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    Here’s Everything You Wanted To Know About Open Relationships But Were Too Afraid To Ask

    “A threesome is actually a great place to start with open relationships because both primary partners are involved and you can kind of see how the dynamic works.”

    On today's episode of BuzzFeed Daily, we broke down the top pop culture headlines AND discussed open relationships. You can listen below or scroll down to read more about the interview!

    Listen to BuzzFeed Daily on the iHeartRadio app, Apple Podcasts, Spotify, Google Podcasts, or wherever else you might listen to your favorite podcasts!

    So let's dive right into it! Recently we talked to author and sex educator Gigi Engle about the ins and outs (and do's and don'ts) of open relationships. Here's some of what we learned:

    BuzzFeed Daily: So, I don't know if you've been following celebrity news, but Will Smith and Jada Pinkett Smith have recently started speaking publicly about their open marriage for the first time. And you know, we're not going to speculate or weigh in on the dynamic of their specific relationship today, but we wanted to talk to an expert about open relationships and how they work in general. So first, would you mind giving our listeners a brief explanation of what an open relationship is?

    @starz / GIPHY

    Gigi Engle: Sure, an open relationship is when two primary partners decide to open their relationship. Usually, this means in a sexual sense, which means that the other partners are allowed to have sex with outside partners, and there are different dynamics as far as disclosing your sexual relationships with outside partners. It's very subjective, but basically, it means that you're in a monogamous relationship that has opened up sexually.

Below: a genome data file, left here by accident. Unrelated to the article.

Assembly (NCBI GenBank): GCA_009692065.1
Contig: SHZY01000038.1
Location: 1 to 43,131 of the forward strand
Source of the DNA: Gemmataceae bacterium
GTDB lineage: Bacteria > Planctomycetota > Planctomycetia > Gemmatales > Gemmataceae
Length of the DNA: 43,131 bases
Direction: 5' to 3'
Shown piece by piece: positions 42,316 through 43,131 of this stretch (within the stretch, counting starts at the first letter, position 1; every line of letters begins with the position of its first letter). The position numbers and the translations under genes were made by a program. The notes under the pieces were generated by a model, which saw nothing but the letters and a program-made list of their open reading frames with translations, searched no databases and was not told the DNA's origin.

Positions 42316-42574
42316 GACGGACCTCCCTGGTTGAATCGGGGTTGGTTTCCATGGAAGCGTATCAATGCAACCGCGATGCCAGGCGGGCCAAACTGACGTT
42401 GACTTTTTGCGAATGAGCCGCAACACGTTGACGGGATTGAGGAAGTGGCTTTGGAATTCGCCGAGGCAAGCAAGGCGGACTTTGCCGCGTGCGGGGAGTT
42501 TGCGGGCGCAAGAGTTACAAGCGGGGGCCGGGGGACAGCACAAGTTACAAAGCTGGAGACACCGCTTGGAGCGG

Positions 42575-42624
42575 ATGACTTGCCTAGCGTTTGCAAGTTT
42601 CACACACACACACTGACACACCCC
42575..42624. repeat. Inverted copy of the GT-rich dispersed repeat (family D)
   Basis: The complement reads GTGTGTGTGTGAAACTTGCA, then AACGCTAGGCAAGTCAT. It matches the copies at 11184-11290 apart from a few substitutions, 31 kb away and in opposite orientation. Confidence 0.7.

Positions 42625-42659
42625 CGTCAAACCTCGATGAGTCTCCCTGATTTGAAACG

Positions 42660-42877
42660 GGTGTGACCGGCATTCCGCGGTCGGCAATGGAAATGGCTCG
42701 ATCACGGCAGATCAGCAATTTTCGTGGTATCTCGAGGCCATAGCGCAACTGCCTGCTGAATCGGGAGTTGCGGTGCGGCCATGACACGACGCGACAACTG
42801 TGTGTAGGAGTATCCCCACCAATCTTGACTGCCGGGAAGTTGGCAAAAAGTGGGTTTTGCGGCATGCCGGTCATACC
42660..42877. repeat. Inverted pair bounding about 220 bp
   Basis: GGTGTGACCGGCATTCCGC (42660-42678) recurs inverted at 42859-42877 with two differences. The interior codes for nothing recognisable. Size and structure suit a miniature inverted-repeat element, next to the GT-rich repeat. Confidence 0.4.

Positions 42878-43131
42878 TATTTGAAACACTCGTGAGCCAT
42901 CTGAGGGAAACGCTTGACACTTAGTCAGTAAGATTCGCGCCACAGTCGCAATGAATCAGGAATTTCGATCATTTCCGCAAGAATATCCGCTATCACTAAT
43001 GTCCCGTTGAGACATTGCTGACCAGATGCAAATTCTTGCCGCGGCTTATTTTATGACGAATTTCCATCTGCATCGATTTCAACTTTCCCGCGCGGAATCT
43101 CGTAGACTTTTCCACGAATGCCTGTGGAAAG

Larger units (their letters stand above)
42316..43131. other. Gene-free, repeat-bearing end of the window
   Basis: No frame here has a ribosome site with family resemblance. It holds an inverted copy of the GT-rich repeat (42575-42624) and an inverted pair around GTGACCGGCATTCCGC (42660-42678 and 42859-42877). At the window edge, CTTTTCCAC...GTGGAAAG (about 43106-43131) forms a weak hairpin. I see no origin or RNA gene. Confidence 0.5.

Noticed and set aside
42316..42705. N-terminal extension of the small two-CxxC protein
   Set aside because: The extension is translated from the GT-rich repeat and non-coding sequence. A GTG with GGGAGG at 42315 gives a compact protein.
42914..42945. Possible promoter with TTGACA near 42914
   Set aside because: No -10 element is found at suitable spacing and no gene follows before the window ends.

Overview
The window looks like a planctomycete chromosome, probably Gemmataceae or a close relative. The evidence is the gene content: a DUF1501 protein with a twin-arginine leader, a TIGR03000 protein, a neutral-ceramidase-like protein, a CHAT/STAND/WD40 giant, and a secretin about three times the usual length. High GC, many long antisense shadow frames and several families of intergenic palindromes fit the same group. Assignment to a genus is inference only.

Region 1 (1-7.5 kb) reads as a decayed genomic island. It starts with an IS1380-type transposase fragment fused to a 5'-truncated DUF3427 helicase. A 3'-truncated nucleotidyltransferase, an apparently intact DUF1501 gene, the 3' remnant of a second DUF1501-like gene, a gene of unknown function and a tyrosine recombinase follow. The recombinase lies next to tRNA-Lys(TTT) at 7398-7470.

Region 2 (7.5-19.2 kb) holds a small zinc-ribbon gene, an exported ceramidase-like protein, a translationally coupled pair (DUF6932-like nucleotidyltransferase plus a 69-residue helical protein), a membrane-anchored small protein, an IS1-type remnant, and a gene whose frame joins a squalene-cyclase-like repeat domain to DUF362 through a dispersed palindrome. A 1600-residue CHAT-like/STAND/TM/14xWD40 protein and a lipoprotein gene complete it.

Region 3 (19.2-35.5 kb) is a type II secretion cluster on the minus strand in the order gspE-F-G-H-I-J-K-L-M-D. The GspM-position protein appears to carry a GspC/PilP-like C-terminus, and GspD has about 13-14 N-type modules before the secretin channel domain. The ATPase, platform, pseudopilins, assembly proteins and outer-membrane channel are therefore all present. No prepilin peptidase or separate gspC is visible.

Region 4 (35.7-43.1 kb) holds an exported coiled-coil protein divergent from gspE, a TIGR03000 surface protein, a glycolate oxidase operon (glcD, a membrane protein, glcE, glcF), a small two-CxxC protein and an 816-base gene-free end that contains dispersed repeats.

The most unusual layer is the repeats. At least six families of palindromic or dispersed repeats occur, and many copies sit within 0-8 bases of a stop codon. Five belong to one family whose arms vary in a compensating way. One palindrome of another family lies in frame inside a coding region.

BuzzFeed Daily: So how is an open relationship different from polyamory?

    @freeform / GIPHY

    GE: Usually, people who are open are in a dyadic partnership between two people, and they are having sexual relationships outside of the primary partnership. But it's not usually romantic or dating. It can be, but there are lots of gray areas — the lines are not very hard. 

    But polyamory usually means that partnership is open to romantic relationships outside of the primary partnership. And this can happen either in a hierarchical structure where two partners are primary and they have secondary partners, or it can be in a non-hierarchical relationship where all partners are equal, which is usually where you see things like a triad, which is a three-person relationship or a quad, which is four people.

    BuzzFeed Daily: What are some of the usual reasons a couple might decide to have an open relationship?

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    GE: There are a lot of reasons. We have a society that praises monogamy as being the ultimate form of commitment, but really, human beings aren't necessarily supposed to be sexually monogamous. So you can want love and want a primary partnership while also wanting to have sex with other people. Honestly, there are just so many hot people in the world, and Foucault is the person who said that "it's just insanity, that there are so many sexy people in the world and we can't really have sex with them." He didn't say it that way — that's how I'm going to put it. So basically, it's about sexual variety and wanting to experience sexuality with other people, and it's very healthy and normal.